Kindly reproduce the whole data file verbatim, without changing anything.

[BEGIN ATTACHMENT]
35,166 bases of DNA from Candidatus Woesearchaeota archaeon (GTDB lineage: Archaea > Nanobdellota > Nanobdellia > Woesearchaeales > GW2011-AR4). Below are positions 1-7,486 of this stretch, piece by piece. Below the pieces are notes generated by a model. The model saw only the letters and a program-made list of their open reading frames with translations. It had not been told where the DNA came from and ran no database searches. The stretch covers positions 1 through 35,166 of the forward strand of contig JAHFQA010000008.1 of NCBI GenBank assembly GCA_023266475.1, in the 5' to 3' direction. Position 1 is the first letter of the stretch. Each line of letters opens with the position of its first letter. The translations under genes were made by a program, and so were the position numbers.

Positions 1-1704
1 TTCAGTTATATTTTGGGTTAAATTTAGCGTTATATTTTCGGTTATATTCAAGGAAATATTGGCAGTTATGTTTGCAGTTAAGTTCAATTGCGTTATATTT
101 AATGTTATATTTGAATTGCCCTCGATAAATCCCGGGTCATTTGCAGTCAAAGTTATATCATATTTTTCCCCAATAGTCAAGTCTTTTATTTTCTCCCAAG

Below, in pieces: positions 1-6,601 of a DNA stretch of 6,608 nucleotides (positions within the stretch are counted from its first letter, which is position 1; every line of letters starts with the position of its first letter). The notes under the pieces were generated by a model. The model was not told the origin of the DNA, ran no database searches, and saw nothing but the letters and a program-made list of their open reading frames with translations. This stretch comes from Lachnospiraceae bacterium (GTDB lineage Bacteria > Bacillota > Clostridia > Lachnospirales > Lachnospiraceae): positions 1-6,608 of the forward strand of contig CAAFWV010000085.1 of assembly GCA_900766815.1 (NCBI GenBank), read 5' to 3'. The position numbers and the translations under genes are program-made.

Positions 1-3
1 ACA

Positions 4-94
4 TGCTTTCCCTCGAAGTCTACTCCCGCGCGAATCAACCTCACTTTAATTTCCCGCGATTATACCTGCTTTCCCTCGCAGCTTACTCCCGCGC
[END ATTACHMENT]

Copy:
35,166 bases of DNA from Candidatus Woesearchaeota archaeon (GTDB lineage: Archaea > Nanobdellota > Nanobdellia > Woesearchaeales > GW2011-AR4). Below are positions 1-7,486 of this stretch, piece by piece. Below the pieces are notes generated by a model. The model saw only the letters and a program-made list of their open reading frames with translations. It had not been told where the DNA came from and ran no database searches. The stretch covers positions 1 through 35,166 of the forward strand of contig JAHFQA010000008.1 of NCBI GenBank assembly GCA_023266475.1, in the 5' to 3' direction. Position 1 is the first letter of the stretch. Each line of letters opens with the position of its first letter. The translations under genes were made by a program, and so were the position numbers.

Positions 1-1704
1 TTCAGTTATATTTTGGGTTAAATTTAGCGTTATATTTTCGGTTATATTCAAGGAAATATTGGCAGTTATGTTTGCAGTTAAGTTCAATTGCGTTATATTT
101 AATGTTATATTTGAATTGCCCTCGATAAATCCCGGGTCATTTGCAGTCAAAGTTATATCATATTTTTCCCCAATAGTCAAGTCTTTTATTTTCTCCCAAG

Below, in pieces: positions 1-6,601 of a DNA stretch of 6,608 nucleotides (positions within the stretch are counted from its first letter, which is position 1; every line of letters starts with the position of its first letter). The notes under the pieces were generated by a model. The model was not told the origin of the DNA, ran no database searches, and saw nothing but the letters and a program-made list of their open reading frames with translations. This stretch comes from Lachnospiraceae bacterium (GTDB lineage Bacteria > Bacillota > Clostridia > Lachnospirales > Lachnospiraceae): positions 1-6,608 of the forward strand of contig CAAFWV010000085.1 of assembly GCA_900766815.1 (NCBI GenBank), read 5' to 3'. The position numbers and the translations under genes are program-made.

Positions 1-3
1 ACA

Positions 4-94
4 TGCTTTCCCTCGAAGTCTACTCCCGCGCGAATCAACCTCACTTTAATTTCCCGCGATTATACCTGCTTTCCCTCGCAGCTTACTCCCGCGC